Two major revolutions, the Industrial Revolution of the 18th and 19th centuries and the Green Revolution of the mid-20th century, transformed agriculture into the mechanized, chemical-laden, big-business industry we find ourselves working within today. These transformations in agriculture have brought about enormous changes to the way we manage the land. Many positive outcomes have resulted from these revolutions, including the ability to support explosive population growths around the world. Without an adequate food supply, we would not have been able to grow from a global population of 0.9 billion people in 1800 to 8 billion people in 2023. In fact, recent research found that innovations and technologies from the Green Revolution likely played an important role in the prevention over 100 million infant deaths in developing countries since 1961.31 Some may think this is an issue because they view humans as a nasty parasite proliferating at an unsustainable pace while greedily pillaging the Earth of all its resources, but I do not share this sentiment. I believe every human being is special and a growing human population can be a net positive to the planet. To do this, however, we must continue to adapt and change our methods of producing food, fiber and fuel. We have to take an honest look at the good and the bad from the last 250 years of agriculture if we want to continue production and simultaneously provide good stewardship to the planet.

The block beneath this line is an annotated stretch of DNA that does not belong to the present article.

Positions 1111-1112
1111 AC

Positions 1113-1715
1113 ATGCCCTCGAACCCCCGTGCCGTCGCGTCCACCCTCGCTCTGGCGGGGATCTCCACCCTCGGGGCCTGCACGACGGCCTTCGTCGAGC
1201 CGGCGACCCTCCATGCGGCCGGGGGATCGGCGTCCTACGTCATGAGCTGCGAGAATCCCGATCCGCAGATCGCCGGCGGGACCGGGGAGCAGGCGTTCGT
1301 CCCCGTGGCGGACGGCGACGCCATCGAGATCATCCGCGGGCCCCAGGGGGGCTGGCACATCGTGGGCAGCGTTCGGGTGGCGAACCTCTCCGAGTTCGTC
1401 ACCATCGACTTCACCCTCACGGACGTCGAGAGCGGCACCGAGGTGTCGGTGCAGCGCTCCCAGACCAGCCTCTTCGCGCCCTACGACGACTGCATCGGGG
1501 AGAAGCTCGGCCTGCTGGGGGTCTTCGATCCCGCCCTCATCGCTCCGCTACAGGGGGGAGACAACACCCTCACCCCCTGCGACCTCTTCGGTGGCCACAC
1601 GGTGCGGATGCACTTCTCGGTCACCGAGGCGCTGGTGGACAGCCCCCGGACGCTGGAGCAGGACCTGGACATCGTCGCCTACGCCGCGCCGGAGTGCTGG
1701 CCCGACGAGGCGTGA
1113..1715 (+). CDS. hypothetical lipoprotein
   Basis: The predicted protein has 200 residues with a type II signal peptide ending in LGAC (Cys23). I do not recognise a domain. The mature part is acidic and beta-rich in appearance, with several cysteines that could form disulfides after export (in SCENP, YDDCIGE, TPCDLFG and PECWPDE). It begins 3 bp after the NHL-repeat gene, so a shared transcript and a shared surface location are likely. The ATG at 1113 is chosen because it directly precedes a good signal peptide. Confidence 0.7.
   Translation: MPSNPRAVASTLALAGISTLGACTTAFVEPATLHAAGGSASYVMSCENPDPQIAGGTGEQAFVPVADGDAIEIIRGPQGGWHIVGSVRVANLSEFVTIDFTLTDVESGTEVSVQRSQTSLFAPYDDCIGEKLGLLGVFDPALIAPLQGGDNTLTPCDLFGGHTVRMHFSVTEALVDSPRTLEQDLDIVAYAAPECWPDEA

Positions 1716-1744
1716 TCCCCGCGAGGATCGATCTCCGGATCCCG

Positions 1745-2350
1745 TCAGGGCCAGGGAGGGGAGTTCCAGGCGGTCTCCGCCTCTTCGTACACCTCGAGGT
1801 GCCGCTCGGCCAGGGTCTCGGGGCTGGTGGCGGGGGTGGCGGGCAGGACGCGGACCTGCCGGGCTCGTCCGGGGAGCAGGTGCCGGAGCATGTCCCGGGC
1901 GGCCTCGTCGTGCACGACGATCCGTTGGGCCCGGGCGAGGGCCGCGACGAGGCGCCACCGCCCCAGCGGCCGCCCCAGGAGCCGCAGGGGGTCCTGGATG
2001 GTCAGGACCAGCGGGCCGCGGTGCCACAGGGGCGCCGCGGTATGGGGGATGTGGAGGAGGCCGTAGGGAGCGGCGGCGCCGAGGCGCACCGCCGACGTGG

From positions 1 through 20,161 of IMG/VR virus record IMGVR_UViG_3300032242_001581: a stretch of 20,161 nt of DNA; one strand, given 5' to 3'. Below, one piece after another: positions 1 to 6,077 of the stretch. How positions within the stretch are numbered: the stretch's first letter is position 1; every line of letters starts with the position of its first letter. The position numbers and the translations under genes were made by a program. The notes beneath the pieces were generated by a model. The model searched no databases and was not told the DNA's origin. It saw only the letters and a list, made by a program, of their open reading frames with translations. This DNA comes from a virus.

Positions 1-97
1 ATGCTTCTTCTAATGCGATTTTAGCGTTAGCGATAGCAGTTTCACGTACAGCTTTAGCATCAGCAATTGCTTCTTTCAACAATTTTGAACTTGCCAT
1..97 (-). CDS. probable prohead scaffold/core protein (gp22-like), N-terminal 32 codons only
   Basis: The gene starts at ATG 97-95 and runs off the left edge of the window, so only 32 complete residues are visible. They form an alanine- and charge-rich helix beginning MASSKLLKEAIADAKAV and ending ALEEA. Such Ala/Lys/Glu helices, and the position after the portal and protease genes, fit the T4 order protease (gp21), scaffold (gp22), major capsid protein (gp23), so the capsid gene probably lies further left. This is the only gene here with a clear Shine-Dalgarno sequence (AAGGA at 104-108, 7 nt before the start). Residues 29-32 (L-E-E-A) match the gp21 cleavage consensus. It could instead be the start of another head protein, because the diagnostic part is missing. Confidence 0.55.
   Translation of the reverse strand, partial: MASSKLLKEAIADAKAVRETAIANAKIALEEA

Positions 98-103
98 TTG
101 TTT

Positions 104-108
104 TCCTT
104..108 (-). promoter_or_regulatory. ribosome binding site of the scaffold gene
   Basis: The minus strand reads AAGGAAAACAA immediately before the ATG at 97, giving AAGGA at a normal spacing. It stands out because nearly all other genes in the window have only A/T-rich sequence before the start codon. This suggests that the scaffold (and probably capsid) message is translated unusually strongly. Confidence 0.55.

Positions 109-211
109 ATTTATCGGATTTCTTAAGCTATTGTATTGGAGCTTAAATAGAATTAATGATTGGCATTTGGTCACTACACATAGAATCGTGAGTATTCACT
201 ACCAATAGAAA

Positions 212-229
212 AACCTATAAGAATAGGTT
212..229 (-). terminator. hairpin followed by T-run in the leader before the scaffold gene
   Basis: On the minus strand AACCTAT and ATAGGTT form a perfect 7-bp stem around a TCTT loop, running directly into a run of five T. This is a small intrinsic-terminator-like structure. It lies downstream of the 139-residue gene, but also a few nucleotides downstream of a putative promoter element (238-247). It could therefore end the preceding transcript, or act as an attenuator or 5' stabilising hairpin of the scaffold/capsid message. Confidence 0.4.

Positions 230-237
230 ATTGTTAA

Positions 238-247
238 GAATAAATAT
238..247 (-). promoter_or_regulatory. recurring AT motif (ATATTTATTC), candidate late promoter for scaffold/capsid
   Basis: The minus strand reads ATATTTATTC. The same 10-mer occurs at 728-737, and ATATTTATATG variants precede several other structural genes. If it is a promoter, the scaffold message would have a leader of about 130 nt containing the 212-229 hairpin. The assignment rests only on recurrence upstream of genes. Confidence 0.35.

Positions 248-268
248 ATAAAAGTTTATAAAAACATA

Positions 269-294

World population growth (blue) and annual growth rate (red) (1750-2100)